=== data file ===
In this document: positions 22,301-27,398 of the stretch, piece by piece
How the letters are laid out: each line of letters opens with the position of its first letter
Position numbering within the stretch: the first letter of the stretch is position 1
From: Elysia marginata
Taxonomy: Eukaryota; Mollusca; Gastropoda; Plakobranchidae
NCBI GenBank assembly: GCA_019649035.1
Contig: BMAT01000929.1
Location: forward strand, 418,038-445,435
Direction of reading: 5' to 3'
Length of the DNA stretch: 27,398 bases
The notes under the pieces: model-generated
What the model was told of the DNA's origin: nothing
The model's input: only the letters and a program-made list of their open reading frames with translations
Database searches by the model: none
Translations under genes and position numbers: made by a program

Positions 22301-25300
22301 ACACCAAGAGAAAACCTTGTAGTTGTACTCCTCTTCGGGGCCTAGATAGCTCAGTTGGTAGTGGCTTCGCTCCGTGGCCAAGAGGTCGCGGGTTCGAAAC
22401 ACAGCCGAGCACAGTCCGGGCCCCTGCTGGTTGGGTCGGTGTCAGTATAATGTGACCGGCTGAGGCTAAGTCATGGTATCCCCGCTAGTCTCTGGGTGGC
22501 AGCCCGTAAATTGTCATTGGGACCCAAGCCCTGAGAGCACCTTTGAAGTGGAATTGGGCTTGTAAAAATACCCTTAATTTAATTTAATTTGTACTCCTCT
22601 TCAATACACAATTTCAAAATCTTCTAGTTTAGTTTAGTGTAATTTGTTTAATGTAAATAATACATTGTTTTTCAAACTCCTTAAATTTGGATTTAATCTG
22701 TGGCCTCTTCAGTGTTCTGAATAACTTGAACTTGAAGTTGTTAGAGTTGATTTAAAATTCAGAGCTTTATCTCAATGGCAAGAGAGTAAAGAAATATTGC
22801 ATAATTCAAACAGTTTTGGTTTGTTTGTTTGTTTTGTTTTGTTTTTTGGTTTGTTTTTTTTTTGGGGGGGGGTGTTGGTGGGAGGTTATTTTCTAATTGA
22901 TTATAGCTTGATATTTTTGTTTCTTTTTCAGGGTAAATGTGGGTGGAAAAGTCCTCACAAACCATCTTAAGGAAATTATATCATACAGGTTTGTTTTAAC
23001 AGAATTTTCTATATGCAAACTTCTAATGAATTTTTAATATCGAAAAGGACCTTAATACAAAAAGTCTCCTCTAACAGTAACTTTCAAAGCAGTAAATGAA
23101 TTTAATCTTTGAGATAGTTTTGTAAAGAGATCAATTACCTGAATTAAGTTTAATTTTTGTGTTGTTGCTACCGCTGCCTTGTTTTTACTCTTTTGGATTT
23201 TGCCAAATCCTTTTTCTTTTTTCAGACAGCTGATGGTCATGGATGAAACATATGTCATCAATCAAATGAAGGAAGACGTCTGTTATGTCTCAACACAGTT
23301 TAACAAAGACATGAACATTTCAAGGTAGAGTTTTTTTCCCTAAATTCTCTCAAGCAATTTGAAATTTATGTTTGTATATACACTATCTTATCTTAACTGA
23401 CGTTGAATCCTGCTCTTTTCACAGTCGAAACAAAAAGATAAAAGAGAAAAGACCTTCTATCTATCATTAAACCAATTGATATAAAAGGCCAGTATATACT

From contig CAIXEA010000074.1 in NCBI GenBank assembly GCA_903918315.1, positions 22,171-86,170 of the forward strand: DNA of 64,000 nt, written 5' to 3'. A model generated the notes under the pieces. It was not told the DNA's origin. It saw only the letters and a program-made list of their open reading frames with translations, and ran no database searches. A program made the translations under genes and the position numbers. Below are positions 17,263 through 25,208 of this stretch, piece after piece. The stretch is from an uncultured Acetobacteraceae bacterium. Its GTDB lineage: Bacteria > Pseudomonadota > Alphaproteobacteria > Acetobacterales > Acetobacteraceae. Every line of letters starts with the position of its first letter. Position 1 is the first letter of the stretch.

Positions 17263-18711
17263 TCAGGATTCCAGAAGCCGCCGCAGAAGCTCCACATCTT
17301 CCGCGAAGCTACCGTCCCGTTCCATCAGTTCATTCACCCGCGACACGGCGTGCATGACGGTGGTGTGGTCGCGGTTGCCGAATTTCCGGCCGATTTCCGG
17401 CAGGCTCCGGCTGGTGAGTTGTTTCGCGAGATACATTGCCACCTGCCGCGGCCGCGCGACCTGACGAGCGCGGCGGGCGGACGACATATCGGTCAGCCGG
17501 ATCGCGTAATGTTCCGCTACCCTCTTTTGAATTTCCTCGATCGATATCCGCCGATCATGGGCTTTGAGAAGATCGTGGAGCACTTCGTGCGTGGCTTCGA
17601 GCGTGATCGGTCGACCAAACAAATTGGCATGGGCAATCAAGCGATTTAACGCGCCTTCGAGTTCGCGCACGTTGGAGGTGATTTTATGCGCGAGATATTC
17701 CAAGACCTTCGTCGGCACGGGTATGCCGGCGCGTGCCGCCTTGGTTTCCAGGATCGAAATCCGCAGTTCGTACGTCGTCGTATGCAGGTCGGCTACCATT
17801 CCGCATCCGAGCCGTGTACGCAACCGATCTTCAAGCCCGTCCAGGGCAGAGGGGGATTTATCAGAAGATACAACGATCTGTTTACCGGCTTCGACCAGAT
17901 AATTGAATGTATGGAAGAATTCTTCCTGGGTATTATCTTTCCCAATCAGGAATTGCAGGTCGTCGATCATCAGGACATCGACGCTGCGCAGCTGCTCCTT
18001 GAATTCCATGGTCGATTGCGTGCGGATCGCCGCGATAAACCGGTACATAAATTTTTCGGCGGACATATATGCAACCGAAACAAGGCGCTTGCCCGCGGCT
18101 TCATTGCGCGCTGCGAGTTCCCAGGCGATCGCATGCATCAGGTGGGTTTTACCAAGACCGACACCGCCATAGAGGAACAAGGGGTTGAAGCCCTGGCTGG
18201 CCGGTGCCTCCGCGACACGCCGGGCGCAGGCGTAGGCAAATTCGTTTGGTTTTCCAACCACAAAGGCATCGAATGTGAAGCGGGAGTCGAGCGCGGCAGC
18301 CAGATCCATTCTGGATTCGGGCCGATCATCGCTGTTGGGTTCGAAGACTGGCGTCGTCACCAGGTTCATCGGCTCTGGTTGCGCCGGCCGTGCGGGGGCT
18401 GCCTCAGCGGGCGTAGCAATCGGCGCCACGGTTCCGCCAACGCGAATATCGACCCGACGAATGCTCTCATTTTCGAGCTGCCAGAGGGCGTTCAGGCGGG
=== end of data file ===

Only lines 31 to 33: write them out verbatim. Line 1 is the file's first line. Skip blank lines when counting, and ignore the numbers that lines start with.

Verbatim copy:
17263 TCAGGATTCCAGAAGCCGCCGCAGAAGCTCCACATCTT
17301 CCGCGAAGCTACCGTCCCGTTCCATCAGTTCATTCACCCGCGACACGGCGTGCATGACGGTGGTGTGGTCGCGGTTGCCGAATTTCCGGCCGATTTCCGG
17401 CAGGCTCCGGCTGGTGAGTTGTTTCGCGAGATACATTGCCACCTGCCGCGGCCGCGCGACCTGACGAGCGCGGCGGGCGGACGACATATCGGTCAGCCGG